Treadmill 1-km walk test predicts prognosis in cardiac disease



ROME – A moderate walk on a treadmill for 1 km proved useful for calculating a patient’s peak oxygen uptake and cardiopulmonary exercise capacity, and provided significant prognostic information for patients with cardiac disease, in a study with more than 1,200 Italian men.

The treadmill walk test "is a low-cost and simple tool for the indirect evaluation of cardiorespiratory fitness in cardiac outpatients," Dr. Giorgio Chiaranda said in a poster at the annual meeting of the European Association for Cardiovascular Prevention and Rehabilitation.

Cardiac patients in the highest quartile for cardiorespiratory fitness measured by the walk test had a two-thirds reduction in their mortality, compared with patients in the lowest fitness quartile during a median follow-up of 8 years.

The researchers had previously reported the development of a new submaximal protocol to predict peak oxygen uptake using a moderate, perceptually regulated 1-km treadmill walk test (J. Cardiopulm. Rehabil. Prev. 2012;32:262-9). They developed the walk test as an alternative to the standard maximal cardiopulmonary exercise test, which is relatively expensive and can be impractical in some settings. The investigators initially developed the walk test in 178 men with cardiac disease; the new study was performed to validate the walk test using prospectively collected follow-up data.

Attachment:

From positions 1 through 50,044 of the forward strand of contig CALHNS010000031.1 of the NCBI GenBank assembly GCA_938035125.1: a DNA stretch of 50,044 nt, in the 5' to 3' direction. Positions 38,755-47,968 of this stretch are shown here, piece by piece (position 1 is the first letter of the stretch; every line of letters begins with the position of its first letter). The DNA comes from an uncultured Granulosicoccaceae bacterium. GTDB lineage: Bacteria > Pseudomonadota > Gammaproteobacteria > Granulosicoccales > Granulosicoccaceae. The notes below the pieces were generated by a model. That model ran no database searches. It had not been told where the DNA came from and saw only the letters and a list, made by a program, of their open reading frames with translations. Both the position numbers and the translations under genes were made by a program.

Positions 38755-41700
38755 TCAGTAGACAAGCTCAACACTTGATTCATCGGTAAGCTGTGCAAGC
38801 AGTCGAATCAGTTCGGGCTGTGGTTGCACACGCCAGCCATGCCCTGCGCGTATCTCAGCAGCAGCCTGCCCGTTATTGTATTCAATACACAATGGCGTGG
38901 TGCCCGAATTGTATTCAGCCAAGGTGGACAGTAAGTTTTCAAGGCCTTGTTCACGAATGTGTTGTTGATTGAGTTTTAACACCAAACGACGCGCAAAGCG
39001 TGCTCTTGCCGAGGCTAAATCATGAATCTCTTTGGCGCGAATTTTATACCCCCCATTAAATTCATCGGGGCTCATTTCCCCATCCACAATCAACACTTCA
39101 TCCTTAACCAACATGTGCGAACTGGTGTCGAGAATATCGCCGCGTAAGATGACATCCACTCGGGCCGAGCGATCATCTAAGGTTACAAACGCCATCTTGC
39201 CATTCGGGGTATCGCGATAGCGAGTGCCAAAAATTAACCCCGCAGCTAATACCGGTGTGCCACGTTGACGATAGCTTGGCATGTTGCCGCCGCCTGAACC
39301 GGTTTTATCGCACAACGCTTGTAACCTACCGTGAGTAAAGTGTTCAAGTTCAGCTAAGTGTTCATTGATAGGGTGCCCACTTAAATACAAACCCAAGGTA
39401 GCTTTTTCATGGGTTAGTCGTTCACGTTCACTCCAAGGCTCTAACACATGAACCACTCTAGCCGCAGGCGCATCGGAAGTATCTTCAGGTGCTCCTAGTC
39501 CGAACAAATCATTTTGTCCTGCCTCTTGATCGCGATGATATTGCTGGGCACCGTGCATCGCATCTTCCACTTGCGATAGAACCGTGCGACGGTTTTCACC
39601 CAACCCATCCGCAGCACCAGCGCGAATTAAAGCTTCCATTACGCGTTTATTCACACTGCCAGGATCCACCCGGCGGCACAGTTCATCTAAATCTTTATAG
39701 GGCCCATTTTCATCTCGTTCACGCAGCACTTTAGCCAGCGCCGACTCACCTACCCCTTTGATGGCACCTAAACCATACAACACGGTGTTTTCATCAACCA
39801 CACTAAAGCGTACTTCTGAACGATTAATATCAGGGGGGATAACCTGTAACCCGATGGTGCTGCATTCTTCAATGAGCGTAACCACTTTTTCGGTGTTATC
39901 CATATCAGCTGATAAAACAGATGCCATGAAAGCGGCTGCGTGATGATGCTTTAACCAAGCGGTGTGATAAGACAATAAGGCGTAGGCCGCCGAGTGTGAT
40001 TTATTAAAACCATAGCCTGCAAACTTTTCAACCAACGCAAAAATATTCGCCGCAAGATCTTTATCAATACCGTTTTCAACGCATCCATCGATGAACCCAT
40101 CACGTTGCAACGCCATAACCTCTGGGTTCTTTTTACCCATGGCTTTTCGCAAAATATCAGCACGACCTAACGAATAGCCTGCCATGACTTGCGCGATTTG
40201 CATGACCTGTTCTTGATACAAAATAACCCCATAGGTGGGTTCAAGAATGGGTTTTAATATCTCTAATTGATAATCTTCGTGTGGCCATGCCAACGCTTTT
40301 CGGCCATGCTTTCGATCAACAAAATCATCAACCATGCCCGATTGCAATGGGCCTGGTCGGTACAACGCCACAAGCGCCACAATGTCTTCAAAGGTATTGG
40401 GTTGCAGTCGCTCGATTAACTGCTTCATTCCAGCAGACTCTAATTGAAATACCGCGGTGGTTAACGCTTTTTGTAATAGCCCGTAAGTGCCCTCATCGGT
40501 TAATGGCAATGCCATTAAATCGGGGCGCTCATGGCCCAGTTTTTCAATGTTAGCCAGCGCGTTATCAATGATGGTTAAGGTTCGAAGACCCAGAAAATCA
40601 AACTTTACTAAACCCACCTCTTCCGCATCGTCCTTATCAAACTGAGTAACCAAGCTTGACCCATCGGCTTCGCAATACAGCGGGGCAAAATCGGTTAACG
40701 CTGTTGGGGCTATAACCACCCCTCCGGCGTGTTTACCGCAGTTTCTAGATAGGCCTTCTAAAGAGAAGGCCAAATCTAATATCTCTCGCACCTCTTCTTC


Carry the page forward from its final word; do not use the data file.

After a cardiac event, 1,255 outpatient men were referred to a cardiac rehabilitation program. They averaged 61 years of age, with a range from 25 to 85 years. Their average body mass index was 27.6 kg/m2, and their average left ventricular ejection fraction was 56%(range, 21%-80%. Their index cardiac disease event was coronary artery bypass surgery in 49%, myocardial infarction in 28%, percutaneous coronary intervention in 9%, valve replacement in 9%, and other procedures in 5%.

All patients underwent a 1-km treadmill walk test, during which they were reminded to maintain a moderate pace. Testing produced no complications. Patients in the lowest quartile for their predicted peak oxygen uptake had a level of 19.6 mL/kg per minute or less. Patients in the highest quartile had a rate of at least 25.1 mL/kg per minute.

During a median follow-up of 8 years, 141 (11%) of the patients died. A multivariate analysis adjusted for several demographic and clinical factors including age, body mass index, ejection fraction, smoking status, hypertension, family history, cholesterol levels, glucose level, and renal function. Patients in the fittest quartile had a follow-up mortality rate that was 67% lower than that of patients in the least-fit quartile. Patients in the next most-fit quartile had a mortality rate that was 50% lower than that of the least-fit group. Both between-group differences were statistically significant, Dr. Chiaranda of the University of Ferrara (Italy) Center for Sports Medicine and his associates found. Cardiorespiratory fitness could account for 71% of the variability in mortality during follow-up.

The researchers found the lowest mortality rate among patients from the fittest quartile who further improved their peak oxygen uptake during follow-up, based on a second 1-km walk test performed 1 year following their baseline test in 964 patients. Patients with increased fitness on follow-up had an 89% reduced mortality rate compared with patients from the least-fit quartile who did not show improvement in their fitness after the first follow-up year.

Dr. Chiaranda and his associates said they had no relevant financial disclosures.

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